Over-dependence on supplements not a good idea, say doctors in UAE


Supplements like vitamins C and D, and zinc, are being widely used by the people to enhance their immune system.

By Nandini Sircar

Published: Sun 24 Jan 2021, 12:43 AM

Last updated: Sun 24 Jan 2021, 6:48 AM

Many UAE residents are trying to boost their immunity system, which has been pushed to the limits because of the Covid-19 outbreak, by taking supplements during these winter months.

Supplements like vitamins C and D, and zinc, are being widely used by the people to enhance their immune system.

There is some axiomatic truth that vitamins can boost immunity, but doctors maintain that there isn’t enough empirical evidence yet to show how dietary supplements can be used to correct imbalances.

It has been found that people who rarely take ill and those who frequently fall sick has got to do with their habits rather than their immunity.

Simple daily activities like sanitising hands, exercising regularly, consuming a balanced diet, managing stress and getting vaccinated against flu and other diseases stimulates the immune system to protect against illness.

Dr Pavithra V Reddy, a specialist of internal medicine at Prime Medical Centre in Motor City Branch, Dubai, said: “Fear is one of the most powerful emotions, which drives human action. In these Covid-induced uncertain times, people appear to stock up on many things such as masks, hand sanitisers and immunity-boosting supplements.”

She added: “Supplements such as vitamins C and D and zinc are found to be beneficial in improving immunity. However, there is no substantial research to support the direct correlation of these vitamins on prevention and management of diseases. But maintaining a healthy balanced diet and exercises is key to boost immunity.”

Doctors insisted that increasing the intake of immune-boosting natural nutrients and dietary factors is a more prudent strategy for optimising a person’s immune health.

Sakina Mustansir, a dietician at Prime Hospital, Dubai, pointed out: “Whole foods are recommended over supplements but where diet is lacking, supplements help bridge or fill the gap. The kind of supplements one selects is important. Most of the products, which are available in the markets, are synthetic, whose absorption and bioavailability is not well-defined.”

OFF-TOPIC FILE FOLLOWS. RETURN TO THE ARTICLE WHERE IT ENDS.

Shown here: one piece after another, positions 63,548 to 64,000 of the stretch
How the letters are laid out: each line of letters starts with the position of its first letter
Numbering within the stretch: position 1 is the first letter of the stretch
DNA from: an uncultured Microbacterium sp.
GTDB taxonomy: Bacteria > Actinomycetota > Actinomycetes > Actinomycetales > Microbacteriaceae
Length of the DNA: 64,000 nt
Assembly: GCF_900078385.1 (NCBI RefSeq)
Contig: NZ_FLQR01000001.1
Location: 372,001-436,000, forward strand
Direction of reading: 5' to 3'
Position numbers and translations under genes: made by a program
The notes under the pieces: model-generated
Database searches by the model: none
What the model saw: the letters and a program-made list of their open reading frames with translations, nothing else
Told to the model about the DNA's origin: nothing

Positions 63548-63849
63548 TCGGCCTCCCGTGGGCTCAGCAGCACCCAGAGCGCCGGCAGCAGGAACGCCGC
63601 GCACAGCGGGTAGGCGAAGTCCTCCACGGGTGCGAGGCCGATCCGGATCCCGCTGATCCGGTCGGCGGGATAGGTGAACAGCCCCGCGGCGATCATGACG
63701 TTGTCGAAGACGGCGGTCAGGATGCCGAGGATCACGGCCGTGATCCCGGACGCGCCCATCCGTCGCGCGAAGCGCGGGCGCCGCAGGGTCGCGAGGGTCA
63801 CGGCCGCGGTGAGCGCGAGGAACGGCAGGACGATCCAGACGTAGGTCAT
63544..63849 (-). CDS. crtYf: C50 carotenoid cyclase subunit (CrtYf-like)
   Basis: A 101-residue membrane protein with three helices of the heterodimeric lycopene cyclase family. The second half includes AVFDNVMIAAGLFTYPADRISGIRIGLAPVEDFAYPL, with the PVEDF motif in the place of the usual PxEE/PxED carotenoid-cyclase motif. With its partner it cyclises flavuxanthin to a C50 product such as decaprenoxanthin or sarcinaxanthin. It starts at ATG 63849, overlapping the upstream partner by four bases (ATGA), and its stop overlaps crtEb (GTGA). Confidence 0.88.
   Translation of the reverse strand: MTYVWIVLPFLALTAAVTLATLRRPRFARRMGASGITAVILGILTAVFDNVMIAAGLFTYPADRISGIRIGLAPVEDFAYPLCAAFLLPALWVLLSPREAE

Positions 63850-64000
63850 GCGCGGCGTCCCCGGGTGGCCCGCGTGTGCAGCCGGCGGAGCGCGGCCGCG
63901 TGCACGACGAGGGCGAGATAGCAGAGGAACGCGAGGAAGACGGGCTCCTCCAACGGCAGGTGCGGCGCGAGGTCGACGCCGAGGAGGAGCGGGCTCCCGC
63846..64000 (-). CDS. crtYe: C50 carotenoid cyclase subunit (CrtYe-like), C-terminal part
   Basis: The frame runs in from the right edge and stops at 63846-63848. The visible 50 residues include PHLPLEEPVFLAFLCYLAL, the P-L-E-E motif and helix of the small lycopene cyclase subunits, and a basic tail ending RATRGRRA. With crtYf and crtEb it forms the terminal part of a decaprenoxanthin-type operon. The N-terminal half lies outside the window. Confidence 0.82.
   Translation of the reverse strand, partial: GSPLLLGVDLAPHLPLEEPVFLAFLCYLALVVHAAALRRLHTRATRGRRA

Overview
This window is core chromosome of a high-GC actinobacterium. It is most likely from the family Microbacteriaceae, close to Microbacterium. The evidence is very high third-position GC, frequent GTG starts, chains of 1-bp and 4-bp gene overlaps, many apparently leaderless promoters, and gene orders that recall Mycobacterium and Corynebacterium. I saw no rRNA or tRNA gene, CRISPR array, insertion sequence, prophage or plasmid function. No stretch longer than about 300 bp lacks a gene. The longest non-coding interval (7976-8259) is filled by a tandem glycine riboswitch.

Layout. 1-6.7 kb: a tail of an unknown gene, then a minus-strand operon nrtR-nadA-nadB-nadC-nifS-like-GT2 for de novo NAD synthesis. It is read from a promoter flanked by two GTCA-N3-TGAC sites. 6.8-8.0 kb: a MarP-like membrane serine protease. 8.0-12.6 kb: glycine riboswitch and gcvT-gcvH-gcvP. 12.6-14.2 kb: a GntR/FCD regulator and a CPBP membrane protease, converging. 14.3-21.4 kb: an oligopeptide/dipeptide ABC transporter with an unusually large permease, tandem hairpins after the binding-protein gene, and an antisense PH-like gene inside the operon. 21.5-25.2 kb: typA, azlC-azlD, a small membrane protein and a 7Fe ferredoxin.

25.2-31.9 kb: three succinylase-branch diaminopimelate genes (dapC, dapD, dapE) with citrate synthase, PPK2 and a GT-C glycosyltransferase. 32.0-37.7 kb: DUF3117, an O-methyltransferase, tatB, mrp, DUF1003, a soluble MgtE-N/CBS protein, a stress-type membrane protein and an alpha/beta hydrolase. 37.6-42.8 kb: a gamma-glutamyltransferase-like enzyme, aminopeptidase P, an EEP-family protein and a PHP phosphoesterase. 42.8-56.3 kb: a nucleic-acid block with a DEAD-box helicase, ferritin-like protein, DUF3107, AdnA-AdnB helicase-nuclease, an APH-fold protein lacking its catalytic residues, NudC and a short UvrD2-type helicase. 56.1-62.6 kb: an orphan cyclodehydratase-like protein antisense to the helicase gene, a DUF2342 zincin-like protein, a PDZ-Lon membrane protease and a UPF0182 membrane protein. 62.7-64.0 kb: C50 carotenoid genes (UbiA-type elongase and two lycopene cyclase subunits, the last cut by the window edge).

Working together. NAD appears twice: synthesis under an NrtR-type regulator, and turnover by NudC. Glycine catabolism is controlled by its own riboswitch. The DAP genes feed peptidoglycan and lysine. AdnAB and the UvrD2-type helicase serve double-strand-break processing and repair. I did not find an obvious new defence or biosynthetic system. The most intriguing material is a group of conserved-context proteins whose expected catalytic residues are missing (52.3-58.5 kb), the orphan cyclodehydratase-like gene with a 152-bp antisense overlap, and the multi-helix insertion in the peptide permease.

She added: “A diverse nutrient dense diet is important for a person’s daily intake. Natural whole food supplements are always a better choice, as they’re more bioavailable and recognisable to the human body.”

Dr Sunil Vyas, a pulmonologist at Aster Hospital, Al Qusais, Dubai, said: “Immunity boosters and having good immunity will definitely help in tackling infection, but only bacterial or viral infection. Immunity boosters are always an added benefit, but getting the needed nutrients through a healthy lifestyle amid the Covid-19 pandemic is highly recommended.”

Doctors also sounded a word of caution. They maintained overdoing anything has its own negative impact and the same holds true for immunity boosting pills.

Dr Jibi Thankam Thomas, a general medicine practitioner at Aster Clinic in Muhaisnah, Dubai, said: “Taking additional immunity boosting measures creates a mental belief that we’re secure and that, in turn, helps us. However, people may go overboard with lots of unverified information circulating on social media. This, in turn, puts them at grave risk. It’s important to be informed than experiment with one’s health. Verifying facts with medical practitioners and spreading awareness about them is critical in a bid to overcome any health hazards.”


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